Hey everyone- can anyone pls assist with how to solve these:
-5< |x|<2
This is nowhere in my book and I am not technically required to know this for my class but I am interested in how this would be solved, I do know how to do it if it were either/or:
i.e. |x|<2 you would just do this: -2< x <2
and obviously |x|> -5 would be all real #s
but to I have no idea how to solve when its already compounded with two different values at once!
Any help greatly appreciated!
Hey thanks plato!
So what you're saying is the left side gives (-∞,∞), and the right side gives (-2,2), but since the right side is more specific it overrules the left?
What if the problem were something like: 2 ≤ |x| ≤ 5
Thanks again!
should be treated as two inequalities: and . Notice the "and"- they must both be true which means that the solution set of the "double" inequality is the intersection of the two separate inequalities.
Further, itself means if x is non-negative or if x is negative. Here, we have "or" so the solution set is the union of the two separate solution sets.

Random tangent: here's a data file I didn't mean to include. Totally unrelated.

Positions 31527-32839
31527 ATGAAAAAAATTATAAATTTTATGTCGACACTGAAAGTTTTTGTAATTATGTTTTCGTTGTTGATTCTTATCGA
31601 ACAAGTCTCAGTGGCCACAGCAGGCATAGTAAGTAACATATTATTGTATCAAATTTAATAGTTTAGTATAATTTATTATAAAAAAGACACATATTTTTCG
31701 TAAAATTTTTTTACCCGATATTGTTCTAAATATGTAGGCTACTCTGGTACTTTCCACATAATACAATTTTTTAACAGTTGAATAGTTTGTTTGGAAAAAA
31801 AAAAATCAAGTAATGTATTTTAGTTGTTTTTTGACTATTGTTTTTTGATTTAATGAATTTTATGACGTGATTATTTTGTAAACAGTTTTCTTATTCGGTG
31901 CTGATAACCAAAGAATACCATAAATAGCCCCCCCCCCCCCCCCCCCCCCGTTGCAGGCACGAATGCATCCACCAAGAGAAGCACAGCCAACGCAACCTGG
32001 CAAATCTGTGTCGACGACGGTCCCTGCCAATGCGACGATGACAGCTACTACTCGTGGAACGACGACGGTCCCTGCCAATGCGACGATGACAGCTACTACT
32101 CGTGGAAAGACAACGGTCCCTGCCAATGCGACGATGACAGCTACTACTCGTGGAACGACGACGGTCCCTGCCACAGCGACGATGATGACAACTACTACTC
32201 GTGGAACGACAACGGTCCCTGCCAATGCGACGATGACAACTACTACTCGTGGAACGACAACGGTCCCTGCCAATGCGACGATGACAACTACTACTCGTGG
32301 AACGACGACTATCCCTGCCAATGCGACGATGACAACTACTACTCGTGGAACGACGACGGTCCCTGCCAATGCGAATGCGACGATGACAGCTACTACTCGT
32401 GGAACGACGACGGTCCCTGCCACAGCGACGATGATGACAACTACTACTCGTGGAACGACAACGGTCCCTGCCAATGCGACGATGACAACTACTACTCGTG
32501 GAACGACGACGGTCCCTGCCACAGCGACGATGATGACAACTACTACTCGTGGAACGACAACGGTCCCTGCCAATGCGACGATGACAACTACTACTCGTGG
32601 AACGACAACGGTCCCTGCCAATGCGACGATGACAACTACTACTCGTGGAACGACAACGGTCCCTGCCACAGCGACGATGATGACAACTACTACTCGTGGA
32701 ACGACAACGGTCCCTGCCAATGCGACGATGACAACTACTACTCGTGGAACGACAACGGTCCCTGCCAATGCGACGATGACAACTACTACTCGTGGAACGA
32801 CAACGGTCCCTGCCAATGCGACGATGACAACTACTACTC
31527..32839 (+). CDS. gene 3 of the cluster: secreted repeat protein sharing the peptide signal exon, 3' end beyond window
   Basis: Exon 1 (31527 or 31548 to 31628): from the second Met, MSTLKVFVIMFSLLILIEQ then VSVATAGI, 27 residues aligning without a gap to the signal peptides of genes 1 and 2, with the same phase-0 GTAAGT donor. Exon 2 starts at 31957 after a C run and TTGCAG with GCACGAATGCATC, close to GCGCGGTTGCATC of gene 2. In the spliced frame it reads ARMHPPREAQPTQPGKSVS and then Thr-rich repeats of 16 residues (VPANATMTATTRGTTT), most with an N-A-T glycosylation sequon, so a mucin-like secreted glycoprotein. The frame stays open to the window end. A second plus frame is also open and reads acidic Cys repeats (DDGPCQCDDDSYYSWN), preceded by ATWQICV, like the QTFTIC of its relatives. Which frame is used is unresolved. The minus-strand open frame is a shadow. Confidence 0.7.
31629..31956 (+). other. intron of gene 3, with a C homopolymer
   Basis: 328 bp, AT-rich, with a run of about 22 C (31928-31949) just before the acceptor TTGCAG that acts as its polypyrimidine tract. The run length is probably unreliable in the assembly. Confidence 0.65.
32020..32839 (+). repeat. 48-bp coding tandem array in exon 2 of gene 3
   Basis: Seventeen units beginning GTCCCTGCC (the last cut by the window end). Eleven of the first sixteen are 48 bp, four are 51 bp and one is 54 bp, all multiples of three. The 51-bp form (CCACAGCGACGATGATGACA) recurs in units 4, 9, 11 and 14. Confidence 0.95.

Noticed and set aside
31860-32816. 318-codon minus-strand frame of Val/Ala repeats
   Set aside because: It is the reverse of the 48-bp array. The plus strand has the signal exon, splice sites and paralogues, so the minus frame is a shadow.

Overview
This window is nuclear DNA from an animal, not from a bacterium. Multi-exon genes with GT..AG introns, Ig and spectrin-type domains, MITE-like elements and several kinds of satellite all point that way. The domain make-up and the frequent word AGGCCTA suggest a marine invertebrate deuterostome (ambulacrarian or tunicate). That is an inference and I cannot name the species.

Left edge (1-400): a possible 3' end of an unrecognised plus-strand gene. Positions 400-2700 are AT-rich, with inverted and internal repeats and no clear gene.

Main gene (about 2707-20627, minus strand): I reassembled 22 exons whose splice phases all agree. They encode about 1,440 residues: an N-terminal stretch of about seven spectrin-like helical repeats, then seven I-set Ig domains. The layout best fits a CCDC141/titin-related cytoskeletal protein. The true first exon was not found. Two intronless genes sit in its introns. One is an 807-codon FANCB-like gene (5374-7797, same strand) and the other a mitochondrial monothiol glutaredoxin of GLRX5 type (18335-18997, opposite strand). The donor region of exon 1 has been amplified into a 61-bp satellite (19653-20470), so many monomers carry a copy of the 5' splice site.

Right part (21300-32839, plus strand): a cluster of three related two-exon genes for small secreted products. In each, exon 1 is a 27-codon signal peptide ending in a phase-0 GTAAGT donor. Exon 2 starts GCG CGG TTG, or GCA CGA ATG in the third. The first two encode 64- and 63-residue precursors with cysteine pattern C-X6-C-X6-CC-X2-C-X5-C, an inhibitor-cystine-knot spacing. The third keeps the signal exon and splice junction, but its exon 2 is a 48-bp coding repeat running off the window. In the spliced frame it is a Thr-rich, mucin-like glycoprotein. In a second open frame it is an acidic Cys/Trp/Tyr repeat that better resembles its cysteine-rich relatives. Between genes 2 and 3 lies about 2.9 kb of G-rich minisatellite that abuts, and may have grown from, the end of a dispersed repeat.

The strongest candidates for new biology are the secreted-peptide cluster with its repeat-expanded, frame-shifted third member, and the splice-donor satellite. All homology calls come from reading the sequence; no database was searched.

gives the two inequalities and .
(1) means
(a) as long as x is non-negative which it certainly is if it is larger than or equal to 2: [tex]2\le x.
(b) which is the same as as long as x is negative, which it is as long as x is less than -2: .
The union of those two sets is the two separate intervals,
(2) means
(a) as long as x is non-negative:
(b) which is the same as as long as x is negative:
The union of those two sets is the single interval, [-5, 5].
Now take the intersection of those two sets. The interval intersect [-5, 5] is [-5, -2]. The interval [2, \infty) intersect [-5, 5] is [2, 5]. The solution set for [tex]2\le x\le 5[/itex] is .
You probably could have done that more simply by reducing the absolute value first: and